Vitamin D and breast cancer survival

Vitamin D for your health

Photo courtesy of Irina Patrascu
Written by JSK.

Vitamin D is one of the most popular nutrients and a lot of research has been done in the recent past to study its effects. Past studies have established the fact that sufficient quantity of vitamin D in our body has a protective effect against heart disease, fractures and depression. However, in addition to this, new clinical trials have proved that high levels of vitamin D also increase the survival rate among women with breast cancer (1).

Breast cancer is one of the most common forms of cancer haunting women across the globe (2). Statistics reveal an alarming trend – about 1.7 million new cases of breast cancer were diagnosed in the year 2012 (3). Researchers point towards the fact that adequate nutrition during the growing up years can prevent women from falling prey to this deadly disease. In view of this fact, studies have been conducted to assess whether high levels of vitamin D can increase the survival rates of women with breast cancer.

Researchers of the San Diego School of Medicine, University of California, confirmed the fact that individuals with high levels of Vitamin D were twice as likely to survive breast cancer as compared to their counterparts who had low levels of this nutrient (4). These researchers performed statistical analysis of five studies that included around 4,443 patients suffering from breast cancer.

In the past there have been several studies stating a strong link between low levels of Vitamin D and an increased risk of developing breast cancer in premenopausal women. This finding has prompted the researchers to study the efficacy of this nutrient in increasing the survival rates of women with this disease.

The mechanism by which vitamin D metabolites work by increasing the survival rates have been explained by Prof. Garland and his colleagues. He says that high levels of this nutrient increase the cell communication which turns on the protein that inhibits the rapid cell division from taking place. He adds that as long as vitamin D receptors are present nothing can stop the protein from inhibiting the rapid cell division. Only in conditions, where the cancer has reached its advance stage the receptors are lost and are of no use. This is the reason as to why high levels of this vitamin D are necessary for better survival rate of breast cancer (4). The results of the study support the fact that individuals who had 50 ng / ml of 25 – hydroxyvitamin D [25(OH) D] level in their blood had better survival rates as compared to those who had only 17 ng / ml of 25 (OH) D.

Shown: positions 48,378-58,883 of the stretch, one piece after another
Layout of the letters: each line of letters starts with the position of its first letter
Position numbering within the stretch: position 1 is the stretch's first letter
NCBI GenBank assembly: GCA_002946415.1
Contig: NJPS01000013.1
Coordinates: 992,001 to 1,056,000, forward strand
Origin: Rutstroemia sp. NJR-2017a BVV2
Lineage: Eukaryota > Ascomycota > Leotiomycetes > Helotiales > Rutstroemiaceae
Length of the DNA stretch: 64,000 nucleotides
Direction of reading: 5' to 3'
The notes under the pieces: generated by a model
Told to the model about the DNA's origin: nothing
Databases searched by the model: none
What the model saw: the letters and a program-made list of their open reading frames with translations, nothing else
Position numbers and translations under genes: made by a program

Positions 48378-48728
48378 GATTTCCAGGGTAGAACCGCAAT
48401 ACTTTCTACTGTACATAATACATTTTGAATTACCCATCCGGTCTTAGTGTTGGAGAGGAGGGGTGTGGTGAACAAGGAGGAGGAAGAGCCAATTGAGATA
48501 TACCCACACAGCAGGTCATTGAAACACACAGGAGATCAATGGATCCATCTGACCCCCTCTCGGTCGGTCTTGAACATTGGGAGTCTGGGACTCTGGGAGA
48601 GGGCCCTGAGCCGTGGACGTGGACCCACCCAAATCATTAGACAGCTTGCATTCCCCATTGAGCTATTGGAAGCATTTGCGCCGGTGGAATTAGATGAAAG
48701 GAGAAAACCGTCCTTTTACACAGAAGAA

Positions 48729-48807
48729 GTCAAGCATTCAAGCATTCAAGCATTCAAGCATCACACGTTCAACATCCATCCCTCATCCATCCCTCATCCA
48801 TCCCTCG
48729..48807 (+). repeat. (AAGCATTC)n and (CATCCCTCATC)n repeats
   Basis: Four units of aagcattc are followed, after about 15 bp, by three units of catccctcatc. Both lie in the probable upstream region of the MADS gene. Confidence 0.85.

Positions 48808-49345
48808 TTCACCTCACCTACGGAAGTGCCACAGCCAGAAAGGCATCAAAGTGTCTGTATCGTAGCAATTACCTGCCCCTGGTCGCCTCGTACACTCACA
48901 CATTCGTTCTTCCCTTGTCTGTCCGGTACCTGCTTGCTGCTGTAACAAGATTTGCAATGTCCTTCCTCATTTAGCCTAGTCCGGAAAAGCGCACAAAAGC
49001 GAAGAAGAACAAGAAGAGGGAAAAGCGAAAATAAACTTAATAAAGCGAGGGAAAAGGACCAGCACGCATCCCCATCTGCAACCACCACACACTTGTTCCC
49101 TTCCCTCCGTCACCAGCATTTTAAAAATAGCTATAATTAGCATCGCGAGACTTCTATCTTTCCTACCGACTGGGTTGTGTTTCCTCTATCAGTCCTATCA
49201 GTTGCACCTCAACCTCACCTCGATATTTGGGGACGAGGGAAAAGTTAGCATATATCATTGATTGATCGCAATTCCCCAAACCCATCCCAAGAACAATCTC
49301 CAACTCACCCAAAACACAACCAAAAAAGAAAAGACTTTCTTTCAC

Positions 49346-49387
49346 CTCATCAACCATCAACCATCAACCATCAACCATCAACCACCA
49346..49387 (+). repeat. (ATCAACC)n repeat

How much vitamin D do we need?

The study recommends that, doctors should consider including vitamin D to patients in their treatment regime (5). Garland also suggested that medical practitioners need not wait for further clinical trials to be conducted in this area as a safe level of vitamin D dose has already been established. The guidelines issued by the National Institute of Health state that adults ≥ 70 years should consume at least 600 IU of vitamin D daily and those above the age of 70 years should consume at least 800 IU (1). On this Prof. Garland commented that though further research needs to be carried out in this regard, there is sufficient clinical evidence, confirming the efficacy of Vitamin D.


1. Vitamin D, quick facts.






Popular posts from this blog

Should we all take pills?